In addition to making all your information available to Companies House, you must also submit an annual return to them too. This return is not like a tax return, it contains all the information they will need to update your company’s status. The form is AR01 from Companies House and it will contain information such as:

    • Name

    • Registration number

    • Company Address

    • Line of business

    • Shareholder details

    • Company director and secretary details
    There is a little more to it than just this but the form is quite self explanatory.


    As a limited company, in the same way as any business, the tax office must be made aware of any taxable every year, and in addition to this the company must also file a Corporation Tax return too. Your accountant will be able to help you with this, but you must make sure that all information is correct and any payments are made within the deadline. In addition to these, you must also ensure that all employees of the company pay income tax and National Insurance Contributions.
    Setting it up

    Setting up the company requires following a protocol. This is how you should proceed. The first thing to do is to register with Companies House. You will be required to provide the following:

    • Memorandum of association. Basically the name of your company, where you operate and what you do.
    • Articles of Association. This should detail a little more, telling of the directors in the company and what power they have, and also detail the shareholders responsibilities and powers etc.
    • Director and Shareholders. This is information about the directors and secretary and any shareholders. This is submitted on form IN01.
    For further information on how to do these or perhaps hire a professional to help you with it you can visit the Companies House website and they’ll put you on the right track.

    About the Author
    PaymentSense provide merchant services to SME's in the UK. When you need payment processing for your business, PaymentSense are the only provider that offers:

    • Low, Capped rates
    • 24/7 service
    • Quick setup (days, not weeks)
    Find out more about accepting credit cards in your business or switching your current provider.
  • Why Your Customers Prefer Credit Cards Nov 22, 2011

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    It’s in your best interest to understand your customers, and as a merchant you should never neglect doing a little market research or reading the occasional article. If you are currently running a small to medium sized business and you are still quite dependent on cash purchases you really should read on.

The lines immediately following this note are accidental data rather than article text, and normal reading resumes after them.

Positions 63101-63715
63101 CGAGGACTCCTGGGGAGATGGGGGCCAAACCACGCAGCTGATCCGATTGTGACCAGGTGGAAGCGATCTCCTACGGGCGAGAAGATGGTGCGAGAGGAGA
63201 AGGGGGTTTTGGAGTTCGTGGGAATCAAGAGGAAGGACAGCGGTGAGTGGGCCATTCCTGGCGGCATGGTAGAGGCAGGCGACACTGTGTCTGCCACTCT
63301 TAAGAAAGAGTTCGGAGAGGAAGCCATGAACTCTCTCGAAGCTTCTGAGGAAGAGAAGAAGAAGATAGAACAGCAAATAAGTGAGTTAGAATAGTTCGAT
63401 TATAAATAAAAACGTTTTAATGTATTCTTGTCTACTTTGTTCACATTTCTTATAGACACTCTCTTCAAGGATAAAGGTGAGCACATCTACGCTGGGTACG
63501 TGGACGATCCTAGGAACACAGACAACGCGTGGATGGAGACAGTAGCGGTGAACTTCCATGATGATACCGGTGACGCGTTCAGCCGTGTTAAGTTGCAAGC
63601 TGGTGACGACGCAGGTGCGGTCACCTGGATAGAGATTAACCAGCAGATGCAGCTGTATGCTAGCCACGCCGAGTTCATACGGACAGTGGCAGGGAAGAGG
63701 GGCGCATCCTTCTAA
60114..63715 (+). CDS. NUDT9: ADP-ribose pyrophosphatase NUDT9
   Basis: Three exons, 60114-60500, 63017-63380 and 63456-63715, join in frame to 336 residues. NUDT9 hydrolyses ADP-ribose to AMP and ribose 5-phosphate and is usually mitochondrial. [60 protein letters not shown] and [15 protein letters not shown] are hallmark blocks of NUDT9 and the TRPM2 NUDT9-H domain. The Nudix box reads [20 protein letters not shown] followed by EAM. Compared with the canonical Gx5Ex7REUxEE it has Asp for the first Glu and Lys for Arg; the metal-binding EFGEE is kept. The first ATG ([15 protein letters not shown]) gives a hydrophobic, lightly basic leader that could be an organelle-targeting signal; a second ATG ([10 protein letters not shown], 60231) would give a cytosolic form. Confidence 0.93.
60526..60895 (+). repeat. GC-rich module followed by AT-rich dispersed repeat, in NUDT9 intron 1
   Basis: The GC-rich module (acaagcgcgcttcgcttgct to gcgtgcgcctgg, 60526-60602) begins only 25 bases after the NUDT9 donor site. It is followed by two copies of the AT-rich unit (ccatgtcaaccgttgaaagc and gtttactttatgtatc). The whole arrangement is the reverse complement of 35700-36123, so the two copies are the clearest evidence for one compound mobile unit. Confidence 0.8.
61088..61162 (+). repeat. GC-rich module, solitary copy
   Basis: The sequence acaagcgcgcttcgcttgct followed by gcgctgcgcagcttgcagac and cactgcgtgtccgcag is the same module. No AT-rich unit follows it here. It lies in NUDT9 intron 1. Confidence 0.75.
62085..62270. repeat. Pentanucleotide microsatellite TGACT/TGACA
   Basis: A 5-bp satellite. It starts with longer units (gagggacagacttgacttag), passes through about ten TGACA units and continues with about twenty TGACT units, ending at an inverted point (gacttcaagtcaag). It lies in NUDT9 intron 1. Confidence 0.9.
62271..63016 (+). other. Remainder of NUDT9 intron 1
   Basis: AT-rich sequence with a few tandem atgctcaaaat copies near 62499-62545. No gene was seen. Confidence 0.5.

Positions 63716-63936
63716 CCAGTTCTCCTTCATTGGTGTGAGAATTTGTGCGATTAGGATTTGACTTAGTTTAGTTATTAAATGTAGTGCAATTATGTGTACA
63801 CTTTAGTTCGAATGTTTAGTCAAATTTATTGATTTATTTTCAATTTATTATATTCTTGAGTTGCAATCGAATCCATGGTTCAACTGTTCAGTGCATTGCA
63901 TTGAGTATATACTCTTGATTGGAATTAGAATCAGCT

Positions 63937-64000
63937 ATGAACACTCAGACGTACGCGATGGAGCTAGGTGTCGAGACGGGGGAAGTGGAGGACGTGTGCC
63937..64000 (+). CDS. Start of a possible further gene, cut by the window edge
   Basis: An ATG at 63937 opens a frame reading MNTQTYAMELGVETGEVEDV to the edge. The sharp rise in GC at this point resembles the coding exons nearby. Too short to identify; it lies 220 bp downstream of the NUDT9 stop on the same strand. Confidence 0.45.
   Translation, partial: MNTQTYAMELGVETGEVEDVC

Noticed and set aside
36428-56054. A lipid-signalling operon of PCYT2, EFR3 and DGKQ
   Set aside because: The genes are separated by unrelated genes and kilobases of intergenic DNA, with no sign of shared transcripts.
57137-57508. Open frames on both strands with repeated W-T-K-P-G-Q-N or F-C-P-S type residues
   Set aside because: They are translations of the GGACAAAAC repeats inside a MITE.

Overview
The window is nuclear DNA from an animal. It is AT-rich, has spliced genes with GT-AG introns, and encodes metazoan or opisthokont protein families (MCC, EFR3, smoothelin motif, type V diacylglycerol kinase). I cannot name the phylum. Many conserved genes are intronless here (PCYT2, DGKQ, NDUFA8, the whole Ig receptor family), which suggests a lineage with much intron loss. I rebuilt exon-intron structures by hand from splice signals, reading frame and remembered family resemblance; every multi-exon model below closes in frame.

It is imperative that you change your payment options to allow you to accept credit card payments. This is for several very good reasons. The following list may not seem significant to you as a retailer, but as I mentioned earlier, you need to understand your customer and their motivations:

    • When you take on credit card processing in your place of business you allow your customers to earn their valuable cash back points or other points related to whatever reward scheme their credit card company offers. These can vary considerably, from: donating money to charity, to earning air miles; as long as you have credit card machines at your place of business then they’ll be earning their precious points and rewards.
    • When you accept credit card payments you allow the customer to protect their purchases with whatever credit card insurance scheme the individual lender may have on offer. There are drawbacks to this, not least of which is the fact that when your customer spends a certain amount of money you as a merchant become jointly liable with the credit card company for any insurance claims.
    • Some people may have had a poor credit history in the past, and because you have installed credit card machines you automatically allow your customer to use their new credit card to rebuild their credit score.
    • As above, when your business is able to accept credit cards you enable the credit card user to continue building a good credit score, or alternatively maintain an already good one; continuous spending on their credit card makes them popular and gives them good credit.
    • Many people also use their credit cards to spread their payments out. They might want to buy a few products or services from you, but they might not have the money to pay for it until next month. You’re credit card processing upgrade will allow them to continue to buy from you even when they don’t have the money.
    • Paying for goods from your business is made a lot simpler for those foreign visitors if you have credit card payment machines. They will be able to pay for things easily without having to do all the messy currency conversions, and you will get their business because you’re making it easy for them to pay.
    Credit cards are indeed the future, and if you don’t accept credit cards you are indeed part of the past. The estimated profits for your business with the introduction of credit card processing will far outweigh the set up and running costs of your equipment.

    So with this in mind, and when you review the list of reasons why people use credit cards, there doesn’t seem to be any logical reason to not accept credit cards in your business does there?